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Category: baby name Henry

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Why does Henry consistently rank as one of the top two Nameberry favorite boys’ names? (Finn is the other one.)

Because in many ways Henry is the most perfect of the classic boys’ names—as historic as James and John and William –yet with a quirkier edge that makes it seem modern, and even hip.

Henry has a lot going for it.  Let us count the ways:

HENRY IS POPULAR, WELL-LIKED, BUT NOT EPIDEMICALLY TRENDY.

At #67 on the Social Security list last year, Henry was given to a little over 6,000 boys across the country—as compared to almost 22,000 Jacobs.  Henry was much more commonly heard in the past, having been #10 in 1900, 12 in the 1910s, 18 in the twenties, 25 in the thirties, then dipping to a low of 146 in 1994, after which it started its edge back up.

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Movie Marquee Names: Eli, Ella and Evan

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This week, Appellation Mountain‘s Abby Sandel finds fresh inspiration from the title character names on recent movie marquees.

Want to see your baby’s name in lights?

There are a few ways to go about it.  There’s the Toddlers & Tiaras approach, courting fame with elaborate hair-dos and dance routines from an early age.  Or you could choose the name of a Hollywood legend – Ava or Marlon or Humphrey.

Here’s my new favorite:  head to the multiplex.  Right now Hanna and Arthur are on the marquee.  Even if you aren’t into movies about teenaged assassins or immature playboys, odds are that you’ll notice their names.  Many a stylish appellation has graced a movie poster.

Not every name catches on, of course.  It will take more than a singing chipmunk to revive Alvin, and Americans might love the boy wizard, but we’re not naming our sons Harry – yet. 

Looking back over the past few years, choosing a baby name from movie ticket stubs might be a winning proposition.

GIRLS

Akeelah

Alice

Amelia

Beth

BettieGretchen Mol portrayed controversial pin-up girl Bettie Page in a 2005 biopic.

Bridget

Charlotte

Ella

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On the boys’ side of nameberry’s Most Popular Names 2010, Henry edged out Finn to hang onto the Number 1 place that it’s held for most of the year. If you count related names such as Finnian and Finnegan, however, the Finn family would be Number 1.

Oliver, the Number 1 boys’ name in England but only Number 98 on the U.S. list, is in third place on the nameberry count and Jasper and Milo are the fastest risers in the boys’ Top 10.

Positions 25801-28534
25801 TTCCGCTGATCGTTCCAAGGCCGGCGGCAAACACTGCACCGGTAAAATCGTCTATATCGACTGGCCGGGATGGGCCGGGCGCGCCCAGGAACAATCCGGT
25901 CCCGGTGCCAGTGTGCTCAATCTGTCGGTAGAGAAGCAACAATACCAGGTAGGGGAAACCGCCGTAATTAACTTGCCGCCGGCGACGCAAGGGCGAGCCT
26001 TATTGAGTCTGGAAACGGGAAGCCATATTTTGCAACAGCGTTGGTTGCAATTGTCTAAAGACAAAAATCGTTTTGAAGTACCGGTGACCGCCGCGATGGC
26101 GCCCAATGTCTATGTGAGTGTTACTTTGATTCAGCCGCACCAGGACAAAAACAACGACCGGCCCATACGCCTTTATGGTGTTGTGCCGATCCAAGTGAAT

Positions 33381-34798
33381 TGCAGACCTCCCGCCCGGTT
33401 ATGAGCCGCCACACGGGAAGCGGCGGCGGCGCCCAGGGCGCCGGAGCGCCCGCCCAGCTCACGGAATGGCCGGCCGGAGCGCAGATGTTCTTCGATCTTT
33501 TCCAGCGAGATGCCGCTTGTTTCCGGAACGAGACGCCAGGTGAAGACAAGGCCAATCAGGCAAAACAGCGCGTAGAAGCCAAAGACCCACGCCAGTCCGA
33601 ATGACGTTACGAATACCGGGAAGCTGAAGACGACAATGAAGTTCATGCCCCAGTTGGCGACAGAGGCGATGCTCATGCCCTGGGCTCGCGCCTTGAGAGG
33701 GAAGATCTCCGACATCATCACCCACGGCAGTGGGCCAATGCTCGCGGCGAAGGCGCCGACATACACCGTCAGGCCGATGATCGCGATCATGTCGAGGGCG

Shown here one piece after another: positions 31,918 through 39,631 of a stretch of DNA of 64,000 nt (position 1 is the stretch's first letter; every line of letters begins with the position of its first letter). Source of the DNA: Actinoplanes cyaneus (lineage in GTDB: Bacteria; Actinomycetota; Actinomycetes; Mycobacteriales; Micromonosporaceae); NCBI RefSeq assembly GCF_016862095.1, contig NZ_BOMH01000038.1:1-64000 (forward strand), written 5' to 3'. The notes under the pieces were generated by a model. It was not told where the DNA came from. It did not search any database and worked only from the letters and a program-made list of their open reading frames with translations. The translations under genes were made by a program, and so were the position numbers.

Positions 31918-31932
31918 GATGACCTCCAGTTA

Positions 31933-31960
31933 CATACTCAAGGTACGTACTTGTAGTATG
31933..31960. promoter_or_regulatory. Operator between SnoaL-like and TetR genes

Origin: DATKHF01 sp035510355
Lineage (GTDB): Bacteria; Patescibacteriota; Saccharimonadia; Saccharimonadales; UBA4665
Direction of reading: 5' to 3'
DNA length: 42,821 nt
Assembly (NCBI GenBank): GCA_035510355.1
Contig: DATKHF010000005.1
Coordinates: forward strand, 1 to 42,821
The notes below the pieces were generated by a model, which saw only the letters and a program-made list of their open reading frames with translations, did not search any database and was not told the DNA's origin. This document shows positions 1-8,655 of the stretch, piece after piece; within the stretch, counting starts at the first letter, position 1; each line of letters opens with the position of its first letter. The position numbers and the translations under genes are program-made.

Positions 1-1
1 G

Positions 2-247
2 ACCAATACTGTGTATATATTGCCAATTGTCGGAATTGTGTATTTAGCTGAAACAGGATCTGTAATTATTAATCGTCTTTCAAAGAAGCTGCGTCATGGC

Nameberry’s Most Popular Names 2010 list counts the number of times visitors to our site searched each name throughout the year, which we like to think gives the discerning baby namer an excellent insight into which names are attracting the most buzz. Our individual name pages received 4.5 million views in 2010, with top name Henry garnering nearly 10,000 searches.  About two-thirds of our visitors are from the U.S., with another 20 percent from Canada, Australia, and the U.K.

None of our boys’ Top 10 are on the national Top 10. The fashionable classic James is Number 11 on our list but only 18 on the U.S. popularity list.

The fastest rising boys’ names are marked with an asterisk and include Sebastian, Sawyer, Declan, Silas, and Beckett.

Look here for our 2010 most popular names for girls.

Here are the Top 100 nameberry most popular names 2010 for boys:

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Baby Names 2010: Top 100 For Boys

2010 Top Names

Our focus on baby names 2010 continues today with the top 100 boys’ names.

The top seven names remain the same from the first quarter count, with Henry, Finn, and Oliver weighing in at numbers 1, 2, and 3.  This greater stability on the boys’ side echoes the pattern in the overall U.S. popularity list, where boys’ names tend to maintain their places longer than girls’ names.

The fastest riser is Sawyer, with Declan, Simon, Micah, Graham, and Landon also making big leaps.  William also landed much higher on the list — but we suspect that’s our mistake and we missed it last time.  Names that slid the furthest are Kyle, and Caleb.

New to the Top 100 from the first quarter (and marked with an asterisk*) are Satchel, Nico, Nicholas, Xavier (number 101 in the last count), Micah, Graham, and Landon.  No-shows: Hugh, Griffin, and Liev. Also no longer among the top boys’ names are three that may have landed on the list last time around because we mistakenly included searches for the girls’ versions: Harper, Remy, and Rory.

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henry

When Henry was chosen as the #1 favorite boy’s name on the collective 5-star lists of the nameberry community, I was somewhat surprised and yet somewhat not.  Because in many ways Henry is the perfect boy’s name—as classic and historic as James and John and William –yet with a quirkier edge that makes it seem modern, and even hip.

Henry has a lot going for it.  Let us count the ways:

HENRY IS POPULAR, WELL-LIKED, BUT NOT EPIDEMICALLY TRENDY.

At #78 on the Social Security list last year, Henry was given to fewer than 4,000 boys across the country.  It was much more commonly heard in the past, having been #10 in 1900, 12 in the 1910s, 18 in the twenties, 25 in the thirties, then dipping to a low of 146 in 1994, after which it started its edge back up.

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